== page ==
With a highway system that includes some 103,272 kilometers (64,123 miles) of paved highways, Kazakhstan ranks favorably in terms of miles of road per inhabitant. Many quite developed countries in the world have much less roadway per inhabitant. Kazakhstan's main form of transport infrastructure for haulage and
|TV Sets a
|Cable subscribers a
|Mobile Phones a
|Fax Machines a
|Personal Computers a
|Internet Hosts b
|Internet Users b
|a Data are from International Telecommunication Union, World Telecommunication Development Report 1999 and are per 1,000 people.
|b Data are from the Internet Software Consortium ( http://www.isc.org ) and are per 10,000 people.
|SOURCE: World Bank. World Development Indicators 2000.
freight is rail. Kazakhstan's main railway system includes 14,400 kilometers (8,948 miles) of track. Kazakhstan's transport infrastructure also includes oil and gas pipelines. Kazakhstan has 2,850 kilometers (1,770 miles) of crude oil pipelines, 1,500 kilometers (932 miles) for refined oil products, and 3,480 kilometers (2,162 miles) of natural gas pipelines. In early 2001 a new pipeline was opened to carry crude oil from Kazakhstan's northwestern oil fields through Russia to western markets. Kazakhstan has major port facilities at the Caspian harbors of Aqtau and Atyrau, as well as ports on the navigable Irtysh River at Oskemen, Pavlodar, and Semey. There are 10 major airports in the country, with international airports at Astana and Almaty.
Kazakhstan's railway system was integrated into the Soviet system. Connections allowed for shipment of freight throughout the Eurasian landmass. However, the access to markets in Europe, the Middle East, and the Far East is through rail connections that now pass through the territory of Russia. Kazakhstan's highway system is in a poor state of maintenance but otherwise is adequately developed. The highway system allows for truck freight traffic through all bordering countries.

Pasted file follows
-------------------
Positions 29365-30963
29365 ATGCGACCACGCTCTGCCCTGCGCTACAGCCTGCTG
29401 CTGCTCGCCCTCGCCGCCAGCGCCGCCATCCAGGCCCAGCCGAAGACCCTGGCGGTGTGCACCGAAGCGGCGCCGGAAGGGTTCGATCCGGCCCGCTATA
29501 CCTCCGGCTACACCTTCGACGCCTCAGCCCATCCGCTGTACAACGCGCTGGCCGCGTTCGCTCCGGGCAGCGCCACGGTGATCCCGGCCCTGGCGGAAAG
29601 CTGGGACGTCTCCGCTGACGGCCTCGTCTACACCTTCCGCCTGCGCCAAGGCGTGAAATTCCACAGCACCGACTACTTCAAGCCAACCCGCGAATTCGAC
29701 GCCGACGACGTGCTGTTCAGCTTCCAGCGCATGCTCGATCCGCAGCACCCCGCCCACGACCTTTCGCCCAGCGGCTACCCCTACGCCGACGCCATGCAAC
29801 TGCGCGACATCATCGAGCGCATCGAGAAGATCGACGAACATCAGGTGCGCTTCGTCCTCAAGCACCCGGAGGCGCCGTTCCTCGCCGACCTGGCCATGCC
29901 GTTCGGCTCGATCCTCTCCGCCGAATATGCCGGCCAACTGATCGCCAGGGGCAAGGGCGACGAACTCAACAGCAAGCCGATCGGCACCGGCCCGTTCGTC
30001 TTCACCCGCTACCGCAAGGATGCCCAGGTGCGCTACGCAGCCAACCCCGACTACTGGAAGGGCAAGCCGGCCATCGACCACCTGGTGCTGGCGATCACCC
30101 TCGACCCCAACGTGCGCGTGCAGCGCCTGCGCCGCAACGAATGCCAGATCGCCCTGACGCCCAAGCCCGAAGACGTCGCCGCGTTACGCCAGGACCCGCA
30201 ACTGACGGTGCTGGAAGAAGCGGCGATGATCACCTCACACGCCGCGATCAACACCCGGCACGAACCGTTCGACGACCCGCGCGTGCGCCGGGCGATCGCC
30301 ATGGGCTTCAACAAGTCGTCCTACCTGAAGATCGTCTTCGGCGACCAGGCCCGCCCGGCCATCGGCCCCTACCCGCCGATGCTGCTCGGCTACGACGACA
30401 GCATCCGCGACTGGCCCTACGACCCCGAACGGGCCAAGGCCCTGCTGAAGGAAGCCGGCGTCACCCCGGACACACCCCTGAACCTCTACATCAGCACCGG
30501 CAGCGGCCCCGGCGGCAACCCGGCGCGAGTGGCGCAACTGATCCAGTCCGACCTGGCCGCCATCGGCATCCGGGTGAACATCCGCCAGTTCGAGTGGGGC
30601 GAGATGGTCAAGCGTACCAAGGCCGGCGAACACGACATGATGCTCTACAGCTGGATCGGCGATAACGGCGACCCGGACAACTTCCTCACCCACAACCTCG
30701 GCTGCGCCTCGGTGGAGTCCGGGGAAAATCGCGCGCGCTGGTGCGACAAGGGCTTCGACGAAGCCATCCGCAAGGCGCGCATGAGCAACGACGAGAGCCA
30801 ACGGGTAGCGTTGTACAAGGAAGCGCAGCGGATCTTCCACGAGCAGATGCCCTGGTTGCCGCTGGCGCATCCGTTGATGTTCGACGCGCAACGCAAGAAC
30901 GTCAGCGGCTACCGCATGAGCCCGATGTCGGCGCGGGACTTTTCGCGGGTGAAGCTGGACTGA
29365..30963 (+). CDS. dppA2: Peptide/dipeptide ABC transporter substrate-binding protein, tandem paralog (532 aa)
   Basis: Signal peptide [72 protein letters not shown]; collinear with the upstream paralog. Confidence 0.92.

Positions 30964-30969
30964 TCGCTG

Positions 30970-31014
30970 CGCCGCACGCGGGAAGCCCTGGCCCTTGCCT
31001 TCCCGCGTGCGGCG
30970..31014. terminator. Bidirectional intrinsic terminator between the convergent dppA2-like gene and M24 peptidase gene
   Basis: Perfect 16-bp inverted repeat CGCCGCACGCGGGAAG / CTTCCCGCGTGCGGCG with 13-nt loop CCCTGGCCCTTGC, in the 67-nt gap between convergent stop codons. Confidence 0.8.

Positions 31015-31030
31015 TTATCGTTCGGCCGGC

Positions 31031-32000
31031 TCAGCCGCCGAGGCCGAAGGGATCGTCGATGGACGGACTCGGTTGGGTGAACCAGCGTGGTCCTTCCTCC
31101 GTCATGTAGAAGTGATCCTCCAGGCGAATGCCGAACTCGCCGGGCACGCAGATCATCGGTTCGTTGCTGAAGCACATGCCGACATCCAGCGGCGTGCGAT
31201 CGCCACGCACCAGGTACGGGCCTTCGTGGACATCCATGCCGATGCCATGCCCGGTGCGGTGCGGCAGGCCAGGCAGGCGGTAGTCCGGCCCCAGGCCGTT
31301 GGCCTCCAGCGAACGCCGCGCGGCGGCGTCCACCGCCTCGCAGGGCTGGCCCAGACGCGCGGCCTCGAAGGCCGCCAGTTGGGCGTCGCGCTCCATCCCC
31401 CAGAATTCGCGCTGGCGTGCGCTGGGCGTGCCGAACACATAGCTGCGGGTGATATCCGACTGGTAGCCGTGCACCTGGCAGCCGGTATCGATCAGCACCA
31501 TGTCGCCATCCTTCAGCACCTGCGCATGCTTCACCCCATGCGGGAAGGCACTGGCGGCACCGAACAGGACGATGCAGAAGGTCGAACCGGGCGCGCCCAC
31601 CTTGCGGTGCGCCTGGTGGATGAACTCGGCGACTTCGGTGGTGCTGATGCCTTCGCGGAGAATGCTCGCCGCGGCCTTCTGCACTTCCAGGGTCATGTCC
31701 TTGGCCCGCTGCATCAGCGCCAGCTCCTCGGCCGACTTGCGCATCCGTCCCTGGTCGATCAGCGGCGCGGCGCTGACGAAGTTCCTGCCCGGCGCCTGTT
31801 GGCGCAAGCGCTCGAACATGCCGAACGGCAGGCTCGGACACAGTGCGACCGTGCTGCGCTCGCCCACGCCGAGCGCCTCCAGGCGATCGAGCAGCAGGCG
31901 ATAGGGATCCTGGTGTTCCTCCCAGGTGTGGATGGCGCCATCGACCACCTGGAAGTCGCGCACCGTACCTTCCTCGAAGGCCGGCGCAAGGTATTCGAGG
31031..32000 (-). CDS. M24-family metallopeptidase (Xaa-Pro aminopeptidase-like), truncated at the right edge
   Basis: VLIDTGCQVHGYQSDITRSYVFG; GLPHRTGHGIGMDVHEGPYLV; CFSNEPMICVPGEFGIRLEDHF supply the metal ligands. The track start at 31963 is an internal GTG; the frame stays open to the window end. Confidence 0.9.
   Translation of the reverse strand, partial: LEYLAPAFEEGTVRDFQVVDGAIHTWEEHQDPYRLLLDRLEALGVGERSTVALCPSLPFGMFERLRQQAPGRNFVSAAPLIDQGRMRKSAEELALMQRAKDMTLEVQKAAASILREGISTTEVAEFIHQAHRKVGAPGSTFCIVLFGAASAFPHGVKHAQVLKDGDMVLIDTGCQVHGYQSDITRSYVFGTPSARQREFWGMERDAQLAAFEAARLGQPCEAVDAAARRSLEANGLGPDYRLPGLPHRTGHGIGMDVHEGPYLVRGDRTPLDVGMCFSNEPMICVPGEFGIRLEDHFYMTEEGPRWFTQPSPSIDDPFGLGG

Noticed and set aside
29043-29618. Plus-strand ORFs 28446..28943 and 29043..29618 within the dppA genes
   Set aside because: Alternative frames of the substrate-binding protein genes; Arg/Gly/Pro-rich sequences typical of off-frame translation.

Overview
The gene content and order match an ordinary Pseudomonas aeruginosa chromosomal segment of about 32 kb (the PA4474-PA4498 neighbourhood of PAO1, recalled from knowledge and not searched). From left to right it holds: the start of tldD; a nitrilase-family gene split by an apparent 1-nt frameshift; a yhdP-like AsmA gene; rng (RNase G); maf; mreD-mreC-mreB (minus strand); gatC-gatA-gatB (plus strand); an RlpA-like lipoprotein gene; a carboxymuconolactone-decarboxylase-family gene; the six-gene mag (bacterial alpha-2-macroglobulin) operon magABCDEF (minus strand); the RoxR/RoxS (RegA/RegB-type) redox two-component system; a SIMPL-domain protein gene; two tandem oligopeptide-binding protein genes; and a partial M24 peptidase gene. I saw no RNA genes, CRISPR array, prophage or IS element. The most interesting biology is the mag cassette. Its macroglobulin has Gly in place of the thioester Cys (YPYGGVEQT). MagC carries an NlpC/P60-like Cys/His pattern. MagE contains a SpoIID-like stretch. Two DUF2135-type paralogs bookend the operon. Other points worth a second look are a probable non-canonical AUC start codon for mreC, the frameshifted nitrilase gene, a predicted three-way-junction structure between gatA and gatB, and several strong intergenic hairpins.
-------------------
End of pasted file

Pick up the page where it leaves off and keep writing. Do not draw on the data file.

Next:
Kazakhstan is the largest of the 5 post-Soviet Central Asian countries (in addition to Kyrgyzstan, Tajikistan, Turkmenistan, and Uzbekistan). All the Central Asian countries are highly interdependent with respect to energy resources, transportation infrastructure, and markets. The greatest source of wealth in the region is natural resources, particularly gas and oil. The Caspian region's major oil and gas reserves are located in Azerbaijan, Kazakhstan, Turkmenistan, and Uzbekistan. Much of the oil wealth is located in the shallow coastal regions of the Caspian Sea or in the remote regions of western Kazakhstan. The potential for increasing oil and gas production in the region is great. Oil industry analysts expect that the region could be exporting as much as 2 million barrels a day by 2010. But because all the region's oil-producing countries are landlocked, routes to the market invariably involve shipment through third party countries. As a consequence, the complexities of the region's geography and the differing national interests of the countries make access to market a matter of mutual agreement.
Kazakhstan inherited from the Soviet period a telecommunications system that was exceptionally poor. In 1995 Kazakhstan had slightly fewer than 2 million phone lines in use. The number of mobile cellular lines in the country was quite small (4,600 according to U.S. government official estimates). Most cities and small towns rely on deteriorating fixed copper wire phone systems that are comparable to what was used in the United States in the 1940s. Inter-city communications take place through landline and microwave radio relay. However, the system is being modernized. The cities of Almaty and Astana have had recent telecommunications upgrades.
In 1999 the cellular and digital phone revolution arrived in Kazakhstan. Like many developing countries with aging fixed copper wire systems, a steep drop in the cost of cellular services made it possible to bypass over the existing copper service. Statistics are not available concerning the extent to which cellular phones are in common use, but observations on the street would suggest that soon the copper wire fixed system may be replaced by reliance upon new mobile phones. International phone connections are possible with other countries by satellite and by the Trans-Asia-Europe (TAE) fiber-optic cable, as well as by earth-to-satellite-to-earth stations.